Sponsored By

Mechanical Engineering Perspectives, Part 2: Creative Design Tweaks to Manage Speed, Cost, & Function

Here are a few mechanical engineering tips for optimizing prototype builds.

Adam Smith

August 27, 2022

5 Min Read
mechanical engineering product creation studio
Milling 6061 aluminum with an 1/4 in. carbide end mill.Image courtesy of Adam Smith/Product Creation Studio

This is the second article in a 6-part series titled “Mechanical Engineering Perspectives for Efficient, Integrated Commercial Product Design.” When we think about product design, it’s common to immediately focus on developing what we see and experience in a product. While UX and UI design are critical to product success, the less-visible mechanical engineering functions can be the workhorse driving the innovation through to successful commercialization. Adam Smith, senior mechanical engineer at Product Creation Studio, has decades of experience designing and planning dozens of products for commercialization. In this series, Smith shares insights and tips on how mechanical engineering supports the transformation of product ideas into reality by working in sync with all disciplines throughout development.

Prototype builds are an important part of developing a product for commercialization. Unfortunately, schedule, cost, and manufacturability can limit or even prohibit building early and building often

Waiting for a more mature design before using production manufacturing methods can lead to costly design iterations impacting budget and schedule. Coupling the knowledge of available rapid manufacturing methods with creative “design for prototyping” adjustments can allow you to build earlier and more often. With the advent of higher-quality, lower-cost, easier-to-use, in-house manufacturing tools, making the prototype yourself may be the most-efficient method.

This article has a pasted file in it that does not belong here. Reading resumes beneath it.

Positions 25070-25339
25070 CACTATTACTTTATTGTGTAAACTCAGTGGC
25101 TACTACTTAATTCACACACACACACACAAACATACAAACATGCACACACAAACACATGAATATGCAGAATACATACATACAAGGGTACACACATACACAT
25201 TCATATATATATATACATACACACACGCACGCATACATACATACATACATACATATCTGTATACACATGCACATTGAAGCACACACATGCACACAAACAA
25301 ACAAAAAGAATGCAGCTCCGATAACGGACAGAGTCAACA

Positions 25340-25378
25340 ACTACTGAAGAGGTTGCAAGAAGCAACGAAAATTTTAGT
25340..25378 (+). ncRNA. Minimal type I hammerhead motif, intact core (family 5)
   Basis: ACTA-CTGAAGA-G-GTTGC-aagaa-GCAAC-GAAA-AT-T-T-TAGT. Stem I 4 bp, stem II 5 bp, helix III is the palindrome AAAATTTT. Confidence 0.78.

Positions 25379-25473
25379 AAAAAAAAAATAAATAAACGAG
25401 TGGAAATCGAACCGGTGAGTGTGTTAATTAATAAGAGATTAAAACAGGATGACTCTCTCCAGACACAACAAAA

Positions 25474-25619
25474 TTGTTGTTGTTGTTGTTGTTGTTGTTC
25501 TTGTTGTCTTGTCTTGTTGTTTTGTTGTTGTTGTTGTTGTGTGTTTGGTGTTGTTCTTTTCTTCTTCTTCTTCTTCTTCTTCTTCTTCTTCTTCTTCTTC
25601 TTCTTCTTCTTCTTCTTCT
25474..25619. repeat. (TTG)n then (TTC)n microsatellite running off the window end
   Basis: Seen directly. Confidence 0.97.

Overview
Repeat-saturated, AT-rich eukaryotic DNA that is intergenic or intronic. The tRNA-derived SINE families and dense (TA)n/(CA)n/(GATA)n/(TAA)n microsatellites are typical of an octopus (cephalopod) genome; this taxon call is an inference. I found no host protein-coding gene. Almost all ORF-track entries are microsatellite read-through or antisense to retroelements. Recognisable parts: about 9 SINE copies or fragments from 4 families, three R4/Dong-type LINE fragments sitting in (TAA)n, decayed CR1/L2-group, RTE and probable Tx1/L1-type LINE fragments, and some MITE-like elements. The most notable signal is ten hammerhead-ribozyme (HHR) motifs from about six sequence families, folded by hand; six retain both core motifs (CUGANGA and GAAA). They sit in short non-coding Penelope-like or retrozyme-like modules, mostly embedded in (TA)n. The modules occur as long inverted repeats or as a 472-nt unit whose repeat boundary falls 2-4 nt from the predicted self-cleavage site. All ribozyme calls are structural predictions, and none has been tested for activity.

Related:Mechanical Engineering Perspectives, Part 1: Material Costs, Function, & Durability

This article shares examples and tips to help you think creatively about how to manufacture your design using prototype methods while still gaining crucial information required to vet your design for production manufacturing.

Discretize Your Design to Optimize Learnings

Splitting your assembly into logical subassemblies to facilitate prototype builds can help get around manufacturing limitations, resulting in clearer test findings. 

Handheld tools, for instance, typically have a proximal user interface with distal end effectors and a transmission mechanism in between. Building the distal end on its own using 3D-printed metal parts in titanium or stainless steel can allow for mechanism analysis in days instead of weeks. 

Focused assessment of each discrete mechanism can be easier to understand and iterate, optimizing those subassemblies for their own functions before joining them to the larger complicated assembly.

Economy of Scale

Building small-scale models of extremely large assemblies like skyscrapers and bridges has been around for ages. When designing extremely small assemblies, you can make large-scale prototypes using materials that mimic the properties of your tiny production-scale parts. 

Small stainless-steel and titanium parts can be scaled up 10x to 12x and 3D printed in PLA or ABS plastic and behave much like the actual production metal parts. This allows for extremely fast iterative design, reducing the number of actual build-to-scale prototype iterations.